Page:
|KEY WORD :@art history / paintings|
| A type of Chinese paper imported and used in Japan
for painting and calligraphy and as backing paper, urazuke t for mounting
and binding. See *karakami
. Approximately 132cm x 162cm, Toushi is made from mulberry and bamboo fibres
mixed with caustic soda, which creates a rough surface, and a light brown color.
The use of bamboo fibres weakens the paper because it resists bonding, but two
types of bamboo, keichiku j| and mousouchiku Ð@| (Phyllostachys
pubescens; a thick stemmed bamboo) were commonly used. Toushi was
valued for its low water absorbency which made it suitable for calligraphy without
applying glaze *dousa âH
. A Japanese version of the paper, also known as
toushi, or watoushi a, was used for calligraphy. Taiwan toushi
äp and ryuukyuu toushi ®
(from Taiwan and Okinawa respectively)
also exist, but Chinese toushi is considered to be of the highest quality.
According to *Shousouin ³q@ records, toushi was used as early as the Nara period for copying Buddhist sutras. GENJI MONOGATARI ¹¨ê (The Tale of Genji) and other Heian period documents claim that members of high society used toushi that was dyed various colors such as yellow, purple or pale blue. A large quantity and variety of toushi was imported from China until the beginning of the 19c when the number of boats coming to Japan was temporarily reduced and production of Japanese toushi rapidly increased, especially in the Edo region. Although toushi was very widely used up to the end of Edo period, *gasenshi æå is more commonly used today.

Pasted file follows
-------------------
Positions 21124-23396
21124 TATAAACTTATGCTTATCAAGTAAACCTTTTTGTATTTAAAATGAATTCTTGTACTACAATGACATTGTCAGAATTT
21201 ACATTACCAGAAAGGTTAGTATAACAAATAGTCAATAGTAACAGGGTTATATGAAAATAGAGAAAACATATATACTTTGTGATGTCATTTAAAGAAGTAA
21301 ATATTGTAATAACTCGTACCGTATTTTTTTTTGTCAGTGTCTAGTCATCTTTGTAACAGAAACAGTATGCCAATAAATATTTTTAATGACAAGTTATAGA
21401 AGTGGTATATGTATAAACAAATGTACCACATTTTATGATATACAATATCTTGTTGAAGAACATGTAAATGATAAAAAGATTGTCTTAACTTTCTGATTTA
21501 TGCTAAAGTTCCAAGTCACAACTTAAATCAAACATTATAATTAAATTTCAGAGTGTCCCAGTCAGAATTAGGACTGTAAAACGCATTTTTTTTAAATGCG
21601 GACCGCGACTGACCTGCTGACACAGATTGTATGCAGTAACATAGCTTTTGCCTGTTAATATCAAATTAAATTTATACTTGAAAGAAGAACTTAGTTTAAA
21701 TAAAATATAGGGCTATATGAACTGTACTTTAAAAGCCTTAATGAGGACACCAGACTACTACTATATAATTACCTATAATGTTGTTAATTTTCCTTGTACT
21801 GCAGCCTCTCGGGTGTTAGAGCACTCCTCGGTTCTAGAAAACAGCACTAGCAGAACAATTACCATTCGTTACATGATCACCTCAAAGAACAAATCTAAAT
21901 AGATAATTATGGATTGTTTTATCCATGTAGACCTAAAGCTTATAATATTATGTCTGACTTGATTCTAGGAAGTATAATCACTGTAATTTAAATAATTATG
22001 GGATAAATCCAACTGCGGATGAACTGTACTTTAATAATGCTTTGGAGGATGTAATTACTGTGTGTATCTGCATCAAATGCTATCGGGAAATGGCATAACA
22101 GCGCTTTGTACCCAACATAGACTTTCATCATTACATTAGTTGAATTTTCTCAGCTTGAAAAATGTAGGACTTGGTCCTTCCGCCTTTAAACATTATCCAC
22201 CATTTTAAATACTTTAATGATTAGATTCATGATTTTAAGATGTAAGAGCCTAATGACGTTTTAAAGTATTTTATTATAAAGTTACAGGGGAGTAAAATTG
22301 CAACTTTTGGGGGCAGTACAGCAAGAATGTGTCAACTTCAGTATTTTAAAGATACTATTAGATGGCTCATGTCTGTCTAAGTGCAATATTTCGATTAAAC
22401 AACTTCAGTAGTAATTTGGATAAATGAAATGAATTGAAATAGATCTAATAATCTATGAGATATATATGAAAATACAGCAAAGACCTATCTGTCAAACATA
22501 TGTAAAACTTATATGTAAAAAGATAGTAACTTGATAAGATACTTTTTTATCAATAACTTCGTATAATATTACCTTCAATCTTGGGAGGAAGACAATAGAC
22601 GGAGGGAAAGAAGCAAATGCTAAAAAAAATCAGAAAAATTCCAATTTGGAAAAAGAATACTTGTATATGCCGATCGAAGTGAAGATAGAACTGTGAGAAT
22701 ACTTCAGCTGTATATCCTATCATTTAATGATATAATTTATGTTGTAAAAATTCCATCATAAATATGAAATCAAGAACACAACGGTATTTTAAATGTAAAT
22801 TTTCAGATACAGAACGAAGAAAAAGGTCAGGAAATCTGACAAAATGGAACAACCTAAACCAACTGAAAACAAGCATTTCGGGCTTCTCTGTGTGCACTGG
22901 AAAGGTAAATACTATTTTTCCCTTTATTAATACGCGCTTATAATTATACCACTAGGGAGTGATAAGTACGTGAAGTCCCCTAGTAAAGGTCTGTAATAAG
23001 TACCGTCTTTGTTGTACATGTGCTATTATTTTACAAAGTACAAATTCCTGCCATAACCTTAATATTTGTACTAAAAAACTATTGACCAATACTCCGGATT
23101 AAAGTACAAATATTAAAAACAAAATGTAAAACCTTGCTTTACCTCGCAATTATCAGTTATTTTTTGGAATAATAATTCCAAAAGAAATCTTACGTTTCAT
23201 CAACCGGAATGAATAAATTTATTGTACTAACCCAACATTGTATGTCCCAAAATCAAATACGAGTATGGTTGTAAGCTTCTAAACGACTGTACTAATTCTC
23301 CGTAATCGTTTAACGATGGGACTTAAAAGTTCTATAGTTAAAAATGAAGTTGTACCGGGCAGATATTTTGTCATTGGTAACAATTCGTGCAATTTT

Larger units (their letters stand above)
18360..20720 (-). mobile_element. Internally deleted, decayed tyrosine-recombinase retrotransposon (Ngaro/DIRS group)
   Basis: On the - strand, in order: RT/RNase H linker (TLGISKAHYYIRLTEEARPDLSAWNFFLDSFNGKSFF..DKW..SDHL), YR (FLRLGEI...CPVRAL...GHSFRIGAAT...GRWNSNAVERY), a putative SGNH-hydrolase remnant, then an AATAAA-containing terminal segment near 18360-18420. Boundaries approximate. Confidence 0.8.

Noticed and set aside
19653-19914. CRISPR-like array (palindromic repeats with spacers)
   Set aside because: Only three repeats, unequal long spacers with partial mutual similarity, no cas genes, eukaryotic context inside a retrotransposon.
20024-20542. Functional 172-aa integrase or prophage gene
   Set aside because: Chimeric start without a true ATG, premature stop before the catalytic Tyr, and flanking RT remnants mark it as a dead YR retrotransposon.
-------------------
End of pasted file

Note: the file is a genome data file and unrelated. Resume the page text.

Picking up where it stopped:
The most usual type of toushi, called ichiban toushi êÔ, is considered to be of relatively low quality, but it highlights differences between pale and strong shades of ink. This makes it very suitable for calligraphy or paintings using pale shades. Niban toushi ñÔ is a higher quality paper with a smooth surface and low ink absorbency, and so very easy to use. It is an excellent paper for writing, drawing, painting and calligraphy practice. Sanban toushi OÔ is a Japanese made toushi, and is a thick, rough surfaced paper similar to ichiban toushi.
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